Assistance to children and families affected by AIDS and poverty within their immediate communities builds on long-standing African traditions of community-level sharing of agricultural labour, assistance in times of drought and other calamities, and shared child care, much like the rural, farming area where I grew up. In fact, across Africa, the poorest and most vulnerable people set up indigenous, resilient, and often informal coping mechanisms such as self-help groups, church groups, burial associations, grain loan schemes, and rotating credit and loan clubs. Most of these community initiatives grow out of the concern of a few motivated individuals who work together to support vulnerable children. They spring from a sense of people’s obligation and desire to care for those in need.

I know intimately that it is this sense of obligation that can give children the care they need to become healthy and happy adults. My own family did not exist in isolation either. The proverb “it takes a village to raise a child” was no cliché, but my lived experience. Even when things were hard, I now realise how much that love, care and protection existed around me and strengthened me.

Communities ARE “Turning the Tide”

According to a 2004 survey by the University of Kwazulu-Natal, there are at least 50,000 community-based organisations (CBOs) in the South African non-profit sector alone, which contradicts the dominant image in the aid and philanthropic sectors that services are mainly provided by formal and professionally-run NGOs. In Malawi, a CBO mapping exercise identified over 1,800 CBOs focused on orphans and child protection. A Ugandan study for the Joint Learning Initiative on Children in AIDS in 2007 revealed that the prevalence of community-level initiatives for children affected by HIV was one per 1,300 people. Most were independent groups or linked to local churches, schools, or clinics. While these figures may vary in other countries, there is evidence that many CBOs are assisting children needing protection by extending emotional support and social services into areas and communities that are often not sufficiently reached by government or international agencies.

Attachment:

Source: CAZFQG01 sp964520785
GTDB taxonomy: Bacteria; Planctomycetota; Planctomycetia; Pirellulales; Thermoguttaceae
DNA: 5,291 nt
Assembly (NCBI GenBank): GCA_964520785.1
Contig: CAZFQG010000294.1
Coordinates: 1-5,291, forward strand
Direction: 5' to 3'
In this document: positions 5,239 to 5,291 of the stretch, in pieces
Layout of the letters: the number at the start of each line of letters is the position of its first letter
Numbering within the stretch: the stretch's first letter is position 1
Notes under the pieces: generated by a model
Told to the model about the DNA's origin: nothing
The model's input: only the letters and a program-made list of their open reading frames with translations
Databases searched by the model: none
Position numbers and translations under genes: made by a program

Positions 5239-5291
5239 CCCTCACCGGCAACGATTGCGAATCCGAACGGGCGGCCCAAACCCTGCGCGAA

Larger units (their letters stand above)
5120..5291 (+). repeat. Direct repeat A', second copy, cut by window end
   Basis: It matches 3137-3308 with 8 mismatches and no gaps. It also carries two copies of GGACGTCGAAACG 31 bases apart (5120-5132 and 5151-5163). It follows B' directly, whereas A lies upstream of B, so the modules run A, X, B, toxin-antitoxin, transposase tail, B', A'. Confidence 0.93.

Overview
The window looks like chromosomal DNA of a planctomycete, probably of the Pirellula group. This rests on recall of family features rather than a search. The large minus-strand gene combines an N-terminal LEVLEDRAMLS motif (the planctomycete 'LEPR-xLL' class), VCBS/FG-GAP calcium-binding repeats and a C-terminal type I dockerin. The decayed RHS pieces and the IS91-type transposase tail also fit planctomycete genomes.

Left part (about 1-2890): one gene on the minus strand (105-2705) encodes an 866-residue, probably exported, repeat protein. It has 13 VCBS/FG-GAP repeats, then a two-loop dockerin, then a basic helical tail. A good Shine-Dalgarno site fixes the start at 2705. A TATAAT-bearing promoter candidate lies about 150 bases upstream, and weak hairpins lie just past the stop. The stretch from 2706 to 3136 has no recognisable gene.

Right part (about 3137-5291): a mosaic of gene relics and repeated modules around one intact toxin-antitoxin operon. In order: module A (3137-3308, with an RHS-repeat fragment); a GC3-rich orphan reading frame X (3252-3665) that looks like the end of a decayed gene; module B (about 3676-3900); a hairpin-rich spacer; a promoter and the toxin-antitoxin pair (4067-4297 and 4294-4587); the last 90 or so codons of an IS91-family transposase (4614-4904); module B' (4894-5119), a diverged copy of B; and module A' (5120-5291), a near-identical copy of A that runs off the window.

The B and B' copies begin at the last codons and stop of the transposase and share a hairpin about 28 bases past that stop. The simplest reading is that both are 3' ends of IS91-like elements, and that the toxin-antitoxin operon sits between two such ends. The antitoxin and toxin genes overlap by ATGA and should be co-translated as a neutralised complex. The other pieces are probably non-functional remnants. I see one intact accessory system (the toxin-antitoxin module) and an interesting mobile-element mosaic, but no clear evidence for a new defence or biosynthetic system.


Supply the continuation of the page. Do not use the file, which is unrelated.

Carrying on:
Today with the support and love of family members, friends, and trained professionals, my family has done a lot of healing and I am so grateful for it. In its ten years since its founding, REPSSI has worked with over 100 non-profit organisations and government agencies in almost 2,000 projects across southern and east Africa so that every child has this same chance. There are 5 million children and their families and communities who I know are also grateful.

REPSSI (The Regional Psychosocial Support Initiative) will be celebrating its 10th anniversary throughout Africa this year and at the XIX International AIDS Conference in Washington D.C. on July 21st.  The theme this year is “Turning the Tide Together.”  To enhance the social and emotional well-being of children in southern and eastern Africa, REPSSI develops easy-to-use and culturally appropriate capacity training, tools, and technical advice, including a distance-learning Certificate Course in Community-Based Work with Children and Youth©. An African-initiated and -led organisation, REPSSI works to place psychosocial support firmly on national and international social development agendas.

This is a cross-post here with REPSSI’s blog.


Literacy in Development: the flaws with using literacy rates to inform development policy (part 3)